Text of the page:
I was dead keen to go spillunking in the mud again yesterday and give the new side-mounted awning I have fabricated a try out. I wasn’t sure where I was going to go but I wanted to just load the kids,the dog and the missus and take off. At a party the night before Phalla had mentioned that they were going to visit their farm in Kampong Cham and would we like to come ? I told her I would wait and see how I felt in the morning and the next day after a quick chat with the missus I decided Kampong Cham would be our destination so the chuck box was strapped onto the roof and everyone jumped in.
Once over the Monivong Bridge we stopped at the Prek Leap bakery and loaded up on a huge bag of fresh, hot baguettes to go with the sausages I was going to bbq. The French taught the Khmer how to bake way back in the old days and they now excel at it. They were literally shoveling huge loads of hot baguettes into the bread bins and the smell was just glorious. A little further down the road and I stopped to get a case of water and some ice and then with everything crossed off the list I looked forward to arriving in Kampong Cham an hour os so later and relaxing for the best part of the afternoon.
So imagine my surprise when some 2.5 hours later I am still driving !! When I think of “Kampong Cham” I think of the lovely riverside town that is maximum 90 minutes drive out of Phnom Penh. I forget that KC is actually an entire province and maybe I should have clarified exactly how far into the stick we were going. Or perhaps someone in the family could have done that for me. Alas….no. So onwards we go and it is soon after 1pm and I am getting bloody hungry. My tense mood abates somewhat as we take a turn off Road 8 and all of a sudden head into a district I will now call Hobbitville.
Kampong Cham is famous as a rubber growing region and there are some lovely plantations along the roadside however in Hobbitville, there is not only rubber but also corn,papaya,mango,bananas,lime green rice as far as the eye can see and oceans of casava. Everywhere you look something is growing in abundance and the flats give way to slightly undulating hills. The road is a perfectly wide two lane tar airstrip and there are few cars on the road. The main form of transport is horse or ox drawn cart and kids jump off bridges into swollen creeks. The air seems cleaner, everything is certainly greener and it is like we drove through a portal into some alter Khmer Universe. Seriously – the area was just insanely beautiful!
Eventually after 3 hours we arrive at Tra’s farm and the family that works his land has butchered two chickens, caught some farmed fish and is preparing a huge pot of steaming white rice on an open fire . Their little bamboo and thatched “villa” is very neat and orderly and is a bit like a long house with two distinct sections raised about one meters off the hard packed earthen ground. One side is the entertainment and dining section complete with battery powered TV and stereo and the other side has 3 very small sectioned off “bedrooms”. Tra takes the revenue from the mango and bananas and they get the revenue from the cassava cops as well as whatever else they need from the farm to survive. They are very welcoming to this temporary invasion of a dozen city folk and whilst they acquaint themselves with all of us, Karma acquaints herself with the farm dogs.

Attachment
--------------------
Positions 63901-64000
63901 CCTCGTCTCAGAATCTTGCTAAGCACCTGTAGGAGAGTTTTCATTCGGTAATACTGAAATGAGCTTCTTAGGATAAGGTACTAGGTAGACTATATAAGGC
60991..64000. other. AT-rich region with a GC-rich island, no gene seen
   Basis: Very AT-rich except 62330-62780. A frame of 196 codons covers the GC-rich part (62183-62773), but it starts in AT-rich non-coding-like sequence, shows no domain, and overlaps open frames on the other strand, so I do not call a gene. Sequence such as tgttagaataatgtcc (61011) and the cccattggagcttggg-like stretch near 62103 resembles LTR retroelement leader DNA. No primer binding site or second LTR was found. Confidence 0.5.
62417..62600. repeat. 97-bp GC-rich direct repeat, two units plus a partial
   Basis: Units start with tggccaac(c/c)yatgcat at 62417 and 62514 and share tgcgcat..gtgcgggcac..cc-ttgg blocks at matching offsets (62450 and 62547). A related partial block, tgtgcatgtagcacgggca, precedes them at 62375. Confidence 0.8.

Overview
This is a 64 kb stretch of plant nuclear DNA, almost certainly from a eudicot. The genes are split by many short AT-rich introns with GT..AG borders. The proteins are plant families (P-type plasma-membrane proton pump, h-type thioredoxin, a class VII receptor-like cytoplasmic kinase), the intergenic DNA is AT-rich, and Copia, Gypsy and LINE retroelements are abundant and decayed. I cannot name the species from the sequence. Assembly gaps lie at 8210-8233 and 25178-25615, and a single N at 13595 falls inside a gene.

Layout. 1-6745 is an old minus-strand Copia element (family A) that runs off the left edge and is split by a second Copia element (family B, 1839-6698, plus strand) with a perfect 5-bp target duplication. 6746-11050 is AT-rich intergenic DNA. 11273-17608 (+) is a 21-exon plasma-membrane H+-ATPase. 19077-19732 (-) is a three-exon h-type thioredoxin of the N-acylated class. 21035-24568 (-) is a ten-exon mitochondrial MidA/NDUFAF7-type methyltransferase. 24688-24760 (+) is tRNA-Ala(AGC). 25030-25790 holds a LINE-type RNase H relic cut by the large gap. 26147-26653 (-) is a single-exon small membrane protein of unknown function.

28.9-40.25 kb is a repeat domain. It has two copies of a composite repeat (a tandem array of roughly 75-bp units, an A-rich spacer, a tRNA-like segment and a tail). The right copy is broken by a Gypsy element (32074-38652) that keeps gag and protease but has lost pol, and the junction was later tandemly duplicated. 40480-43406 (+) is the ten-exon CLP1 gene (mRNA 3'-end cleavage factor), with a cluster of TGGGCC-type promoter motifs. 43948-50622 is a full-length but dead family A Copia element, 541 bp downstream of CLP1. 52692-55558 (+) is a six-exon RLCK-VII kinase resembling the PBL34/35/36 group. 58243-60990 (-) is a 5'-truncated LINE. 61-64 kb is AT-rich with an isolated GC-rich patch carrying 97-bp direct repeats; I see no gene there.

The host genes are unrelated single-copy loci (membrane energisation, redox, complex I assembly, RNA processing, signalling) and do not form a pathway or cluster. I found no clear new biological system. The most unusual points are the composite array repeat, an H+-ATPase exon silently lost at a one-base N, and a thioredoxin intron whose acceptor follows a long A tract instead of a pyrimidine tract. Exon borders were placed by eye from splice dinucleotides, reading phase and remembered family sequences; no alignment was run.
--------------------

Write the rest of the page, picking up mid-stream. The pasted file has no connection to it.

I whip out my skillet and as the cooking fire is red hot and glowing with coals I forgo the little butane grill and simply wack them over the fire and soon the area is wafting glorious smells. I can see the resident family drooling over the sausages as I doubt very much they have ever had one quite like those . Sorry – not sharing today. Rain comes in and we set up on the entertaining platform inside the house and everyone tucks in. Tra removes not one but TWO fishing hooks from his fish and I jokingly suggest maybe the family is trying to kill him and take his land which is met with …er….laughter. After lunch Tra and I grab the kids and go for a stroll up the front road and then we cut it into his land and walk the back boundary before heading back towards the house. Grace is on my shoulders and we play a game of Spot The Snake. I pretend there is one behind every bush just waiting to bite us and she delights in squealing every time I let out a loud HISSSSSSSSSSS. When we get back I am a pool of sodden sweat as the rain has stopped, the sun has come out and the humidity is 400%. Grace and I head to the water well and scoop out clean cold water from 5m below the ground for our “shower”. We stand under lush banana and papaya trees on the well worn “shower platform ” and dump the cold water over our head….once….twice….three times….four times. Washing the grime off is just fantastically refreshing and gives me a whole new lease on life and I feel i can face the long drive home although I am feeling tired so I am not really looking forward to it.
We load up and say goodbye to the family and thank them with cases of bottled water and some beer. Tra has loaded up his truck with all manner of agri-produce and we head out onto the road which now has a steady stream of workers coming home on their bikes and in their carts after a hard days work. Everybody in the LandCruiser crashes out immediately leaving me to soldier on towards Phnom Penh through intermittent rain. I am craving a strong coffee and have to wind down the window to gulp fresh air to keep me alert but eventually around 7pm we make it safely home.
I would LOVE to go up there again sometime and Tra is talking about building a pond for swimming and a hut for sleeping so I could easily do an overnight up there. It was probably one of the nicest areas I have seen in Cambodia and reminded my a lot of Far North Queensland with its lush farmlands and crop-centric local economy. Needless to say after one Episode of Game of Thrones I went to bed and had a VERY heavy sleep…….